Are you struggling with a creative block? Do you hear a voice in your head criticizing everything you think? Every idea you have? Or anything you’ve already tried? Here’s the #1 tip for unblocking creative blocks: Get that bully out of your head!
Ok. It’s easier said than done. There’s no question about that. Maybe it’s the hardest thing of all. But, then again, you can’t write or create with a constant barrage of internal criticisms, can you? So, isn’t it worth a try?
If you’re caught in the middle of one of the worst harangues you’ve ever had, you’re probably thinking: “Yeah, sure, how is that even possible?”
Here’s the thing: hopeless convictions are a part of the propaganda the bully spews.
Yes, propaganda. And, the worst part is, you believe it. You believe all of it when it has you in its grips. And, the bully has endless weapons in its arsenal to sabotage your creativity and bring it to a halt:
“You think this is any good? Who do you think you are? You can’t measure up to him, or her, or that person…so why are you even bothering?” The assaults go on and on. So where do you even start, to stop it?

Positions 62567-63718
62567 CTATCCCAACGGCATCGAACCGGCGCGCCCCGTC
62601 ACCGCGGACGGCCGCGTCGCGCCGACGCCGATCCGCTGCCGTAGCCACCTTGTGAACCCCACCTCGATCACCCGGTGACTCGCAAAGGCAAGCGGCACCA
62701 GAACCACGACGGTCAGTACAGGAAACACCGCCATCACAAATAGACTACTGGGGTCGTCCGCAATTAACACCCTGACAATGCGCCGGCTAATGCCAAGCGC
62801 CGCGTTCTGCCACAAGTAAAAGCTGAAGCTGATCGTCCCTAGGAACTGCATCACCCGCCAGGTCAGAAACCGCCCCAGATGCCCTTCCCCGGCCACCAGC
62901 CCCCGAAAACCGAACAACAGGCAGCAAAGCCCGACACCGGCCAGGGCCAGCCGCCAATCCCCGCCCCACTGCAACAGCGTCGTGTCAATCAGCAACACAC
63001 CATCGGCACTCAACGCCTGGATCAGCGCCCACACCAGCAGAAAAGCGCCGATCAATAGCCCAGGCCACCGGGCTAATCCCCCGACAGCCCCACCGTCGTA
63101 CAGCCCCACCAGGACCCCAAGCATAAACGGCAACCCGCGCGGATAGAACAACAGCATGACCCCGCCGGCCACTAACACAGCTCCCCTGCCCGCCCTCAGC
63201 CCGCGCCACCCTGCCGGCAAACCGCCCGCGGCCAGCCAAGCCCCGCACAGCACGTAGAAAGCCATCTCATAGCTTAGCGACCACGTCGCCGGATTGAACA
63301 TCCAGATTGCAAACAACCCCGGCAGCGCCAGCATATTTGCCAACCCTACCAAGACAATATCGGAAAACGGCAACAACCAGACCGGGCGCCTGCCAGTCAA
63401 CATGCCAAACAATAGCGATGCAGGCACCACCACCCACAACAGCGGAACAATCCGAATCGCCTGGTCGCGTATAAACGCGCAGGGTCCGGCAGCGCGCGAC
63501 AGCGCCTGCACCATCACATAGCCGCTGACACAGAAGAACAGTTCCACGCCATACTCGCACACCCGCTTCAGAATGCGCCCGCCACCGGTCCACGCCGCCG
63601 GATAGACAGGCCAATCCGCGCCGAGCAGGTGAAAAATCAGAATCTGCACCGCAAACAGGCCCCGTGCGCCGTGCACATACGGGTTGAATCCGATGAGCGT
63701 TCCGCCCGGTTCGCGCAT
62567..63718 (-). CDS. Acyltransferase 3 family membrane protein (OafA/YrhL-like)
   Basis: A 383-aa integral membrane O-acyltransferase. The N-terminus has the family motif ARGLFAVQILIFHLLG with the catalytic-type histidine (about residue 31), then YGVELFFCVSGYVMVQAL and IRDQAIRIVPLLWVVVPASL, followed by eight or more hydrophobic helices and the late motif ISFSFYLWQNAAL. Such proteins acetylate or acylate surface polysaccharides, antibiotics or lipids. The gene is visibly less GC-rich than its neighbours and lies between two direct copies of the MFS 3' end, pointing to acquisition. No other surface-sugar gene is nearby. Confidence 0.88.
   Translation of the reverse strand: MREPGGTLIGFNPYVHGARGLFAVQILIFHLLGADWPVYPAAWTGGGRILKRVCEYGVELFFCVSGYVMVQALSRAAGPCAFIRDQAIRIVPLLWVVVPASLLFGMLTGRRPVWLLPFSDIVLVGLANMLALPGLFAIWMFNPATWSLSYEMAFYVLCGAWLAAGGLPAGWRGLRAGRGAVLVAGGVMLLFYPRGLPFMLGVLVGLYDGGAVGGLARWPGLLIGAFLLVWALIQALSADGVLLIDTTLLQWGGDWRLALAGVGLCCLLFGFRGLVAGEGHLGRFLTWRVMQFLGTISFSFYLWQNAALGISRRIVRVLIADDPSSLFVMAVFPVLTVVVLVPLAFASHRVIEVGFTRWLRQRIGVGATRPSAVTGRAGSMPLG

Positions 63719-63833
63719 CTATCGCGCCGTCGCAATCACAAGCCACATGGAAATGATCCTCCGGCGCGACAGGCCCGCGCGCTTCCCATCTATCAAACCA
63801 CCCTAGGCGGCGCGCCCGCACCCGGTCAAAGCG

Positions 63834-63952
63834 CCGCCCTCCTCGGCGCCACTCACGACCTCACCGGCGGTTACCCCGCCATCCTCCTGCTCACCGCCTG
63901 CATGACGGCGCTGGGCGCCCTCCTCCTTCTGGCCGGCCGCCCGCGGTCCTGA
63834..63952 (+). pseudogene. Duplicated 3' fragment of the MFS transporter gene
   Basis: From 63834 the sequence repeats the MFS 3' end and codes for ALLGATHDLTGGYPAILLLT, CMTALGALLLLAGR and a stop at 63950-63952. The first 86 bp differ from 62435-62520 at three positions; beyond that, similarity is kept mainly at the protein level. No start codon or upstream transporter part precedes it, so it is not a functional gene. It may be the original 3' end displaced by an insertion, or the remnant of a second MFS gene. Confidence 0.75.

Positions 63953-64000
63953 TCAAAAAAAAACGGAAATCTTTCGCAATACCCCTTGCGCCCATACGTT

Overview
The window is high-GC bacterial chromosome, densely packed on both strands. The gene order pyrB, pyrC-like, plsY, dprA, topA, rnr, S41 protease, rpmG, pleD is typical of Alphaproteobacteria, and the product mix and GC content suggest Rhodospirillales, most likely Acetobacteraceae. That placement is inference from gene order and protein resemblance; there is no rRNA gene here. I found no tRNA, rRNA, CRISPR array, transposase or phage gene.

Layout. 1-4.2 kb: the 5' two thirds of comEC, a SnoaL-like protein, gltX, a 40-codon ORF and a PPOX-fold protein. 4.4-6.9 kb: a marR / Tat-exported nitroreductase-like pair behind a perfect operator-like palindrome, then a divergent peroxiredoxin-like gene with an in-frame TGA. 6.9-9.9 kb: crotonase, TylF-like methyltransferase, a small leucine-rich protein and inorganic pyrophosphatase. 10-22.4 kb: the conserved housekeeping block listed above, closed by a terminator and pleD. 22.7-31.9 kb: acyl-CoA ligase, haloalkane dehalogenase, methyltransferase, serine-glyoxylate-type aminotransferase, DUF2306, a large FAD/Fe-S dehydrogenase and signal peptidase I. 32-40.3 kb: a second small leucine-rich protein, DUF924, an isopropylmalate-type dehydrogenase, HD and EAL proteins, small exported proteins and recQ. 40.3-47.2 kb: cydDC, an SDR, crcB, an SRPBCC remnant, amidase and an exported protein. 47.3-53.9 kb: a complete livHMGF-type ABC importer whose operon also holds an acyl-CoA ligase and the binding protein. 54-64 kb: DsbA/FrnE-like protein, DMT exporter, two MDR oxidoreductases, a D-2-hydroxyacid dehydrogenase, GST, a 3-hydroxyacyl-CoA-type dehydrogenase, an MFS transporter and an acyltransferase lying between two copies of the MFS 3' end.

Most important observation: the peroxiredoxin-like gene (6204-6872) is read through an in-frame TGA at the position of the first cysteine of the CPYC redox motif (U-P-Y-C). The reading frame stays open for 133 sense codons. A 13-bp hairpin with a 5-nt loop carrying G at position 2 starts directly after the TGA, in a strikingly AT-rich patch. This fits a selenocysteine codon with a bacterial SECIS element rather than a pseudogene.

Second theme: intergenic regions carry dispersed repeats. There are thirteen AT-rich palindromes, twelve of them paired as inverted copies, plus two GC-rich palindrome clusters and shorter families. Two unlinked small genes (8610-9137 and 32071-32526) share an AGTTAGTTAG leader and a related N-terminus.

Ask yourself this:
Who Does The Bully Remind You Of?
Has your bully been around a long time? It probably has. Usually, the seeds for bullies are planted early. Mostly in childhood.
Either you had experiences of actual criticisms that made you think you are never good enough. Or you felt a lot of anxiety about doing things right. And this makes you try very hard to be perfect. But perfection doesn’t exist, so you constantly feel you fail.
If there was someone who actually bullied or criticized you – that’s a good place to start. If you look back, can you see that that voice in your head is his or hers?
That voice etched its way inside you. Now you’re stuck with it. Now it seems like yours.
Or maybe you didn’t have such obvious criticisms. Let’s say you had experiences of deprivation or neglect or sibling rivalries, that made you feel you weren’t favored, wanted, or loved. You were always comparing yourself to someone else.
And no matter how hard you tried, you never felt good enough, or that you were ever even “seen.” At least not in a positive way. And, you really thought you weren’t as good as that person you measured yourself against.
That’s enough to plant a bully in your head. Maybe that bully even believes that if you’re hard on yourself, that’s the way to make you “better.” You try and try.